Questions linger in downtown fire
Two days after a fire ripped through Dickinson's downtown historic Elks building, many questions remain. Answers, however, are on the way. Dickinson Volunteer Fire Department Chief Bob Sivak said they found the fire's point of origin Wednesday. "...
Two days after a fire ripped through Dickinson's downtown historic Elks building, many questions remain.
Answers, however, are on the way.
Dickinson Volunteer Fire Department Chief Bob Sivak said they found the fire's point of origin Wednesday.
"The northwest corner of the basement was the point of origin, and hopefully, within the next day or so we'll be able to conclusively say what started it, depending on past history," Sivak said.
He said the water level in the basement was low enough, down to about 6 inches, by 10 a.m., allowing the fire department to conduct its inspection.
"At this point the probable cause looks to be accidental...but we can conclusively say that along with the cause in a day or so," Sivak said.
"Nobody is allowed in our facility; nobody has had access to our building," Tabor said.
He said the engineer's first step was to determine the former Elks Building was not in immediate danger of collapsing.
"The tentative information they have on that the (Elks) building itself appears to be structurally sound," Tabor said. "There appears to be no imminent danger."
Tabor said the next step for the engineer is to determine the extent of the water damage at the bank.
Brinkman hired Derry Evanger from PCS Structural Solutions of Seattle, Wash., to determine the building's integrity. Wells Fargo hired Alex Traeholt from Ulteig Engineers in Bismarck.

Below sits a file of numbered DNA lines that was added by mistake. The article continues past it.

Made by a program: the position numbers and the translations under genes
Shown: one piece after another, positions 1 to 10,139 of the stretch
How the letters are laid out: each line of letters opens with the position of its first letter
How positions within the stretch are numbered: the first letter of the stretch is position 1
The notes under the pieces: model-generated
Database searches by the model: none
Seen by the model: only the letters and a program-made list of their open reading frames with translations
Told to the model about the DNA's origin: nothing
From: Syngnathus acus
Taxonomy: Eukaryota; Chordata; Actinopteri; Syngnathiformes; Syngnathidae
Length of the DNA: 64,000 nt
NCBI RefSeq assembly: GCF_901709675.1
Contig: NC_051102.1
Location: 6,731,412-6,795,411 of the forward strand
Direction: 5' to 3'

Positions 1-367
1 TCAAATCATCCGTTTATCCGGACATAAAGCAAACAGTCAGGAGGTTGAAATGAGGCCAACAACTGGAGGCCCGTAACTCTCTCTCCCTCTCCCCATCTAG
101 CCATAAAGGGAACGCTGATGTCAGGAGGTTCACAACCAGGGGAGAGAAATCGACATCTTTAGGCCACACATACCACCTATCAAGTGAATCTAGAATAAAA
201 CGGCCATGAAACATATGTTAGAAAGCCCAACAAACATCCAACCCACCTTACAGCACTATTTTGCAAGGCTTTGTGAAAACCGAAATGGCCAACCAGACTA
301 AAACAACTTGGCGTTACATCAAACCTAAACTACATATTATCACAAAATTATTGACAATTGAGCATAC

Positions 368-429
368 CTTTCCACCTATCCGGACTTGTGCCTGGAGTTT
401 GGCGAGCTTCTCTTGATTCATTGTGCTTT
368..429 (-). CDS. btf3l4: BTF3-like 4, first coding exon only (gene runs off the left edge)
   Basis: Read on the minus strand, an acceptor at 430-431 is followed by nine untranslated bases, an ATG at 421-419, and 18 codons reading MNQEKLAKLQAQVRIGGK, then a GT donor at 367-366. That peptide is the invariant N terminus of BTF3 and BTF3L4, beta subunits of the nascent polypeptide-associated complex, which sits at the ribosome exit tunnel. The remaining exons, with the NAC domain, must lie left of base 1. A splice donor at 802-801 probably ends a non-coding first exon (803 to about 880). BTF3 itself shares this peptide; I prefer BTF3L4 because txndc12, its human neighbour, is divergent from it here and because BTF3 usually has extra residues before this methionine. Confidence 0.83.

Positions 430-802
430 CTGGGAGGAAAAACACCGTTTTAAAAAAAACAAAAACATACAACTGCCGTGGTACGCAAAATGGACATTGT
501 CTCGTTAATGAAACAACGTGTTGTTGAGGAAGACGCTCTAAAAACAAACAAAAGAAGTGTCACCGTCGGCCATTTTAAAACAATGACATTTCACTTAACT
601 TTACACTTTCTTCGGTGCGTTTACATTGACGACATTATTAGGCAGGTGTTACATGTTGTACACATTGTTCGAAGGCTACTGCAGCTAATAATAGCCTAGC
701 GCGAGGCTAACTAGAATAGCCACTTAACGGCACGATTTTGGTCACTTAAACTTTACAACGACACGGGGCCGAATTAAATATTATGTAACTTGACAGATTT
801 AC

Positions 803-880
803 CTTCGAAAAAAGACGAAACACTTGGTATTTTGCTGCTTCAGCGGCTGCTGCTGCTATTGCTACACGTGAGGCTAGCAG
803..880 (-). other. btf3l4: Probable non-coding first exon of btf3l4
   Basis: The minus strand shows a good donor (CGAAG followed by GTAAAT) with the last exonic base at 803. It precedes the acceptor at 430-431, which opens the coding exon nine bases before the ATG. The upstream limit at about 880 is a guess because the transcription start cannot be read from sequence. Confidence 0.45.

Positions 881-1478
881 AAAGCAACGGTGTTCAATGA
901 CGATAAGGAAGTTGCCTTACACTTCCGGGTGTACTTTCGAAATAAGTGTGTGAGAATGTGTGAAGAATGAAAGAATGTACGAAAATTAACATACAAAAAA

Evanger was unavailable for comment. Brinkman could not be reached for comment.
Sivak said the next step for the department, along with people from the state fire marshal's office, is to talk with the contractors and workers before it can conclusively say how the fire started.
Sivak said based on where the fire started, it gives the firefighters a couple of ideas as to what maybe caused the fire.
"Knowing the type of work and the kind of equipment will help us to finalize what happened," Sivak said.
Sivak said Tuesday according to the contractor, the workers had quit for the day and gone home at about 4:30 p.m. on the day of the fire.
Structural engineers for Wells Fargo Bank and Granville "Beaver" Brinkman, who owns the downtown building, evaluated the integrity of the former Elks buildings Wednesday afternoon.
Sivak said the official word on the structural integrity would be forthcoming in the next couple of days, but the initial reaction is the building is not in danger of imminent collapse.
"Until I get word from him, we'll keep the barricades up," Sivak said.
Wells Fargo Bank President Daryl Tabor said the structural engineer hired by the bank has not yet toured its facility. The Wells Fargo Bank downtown sits directly north of the former Elks Building.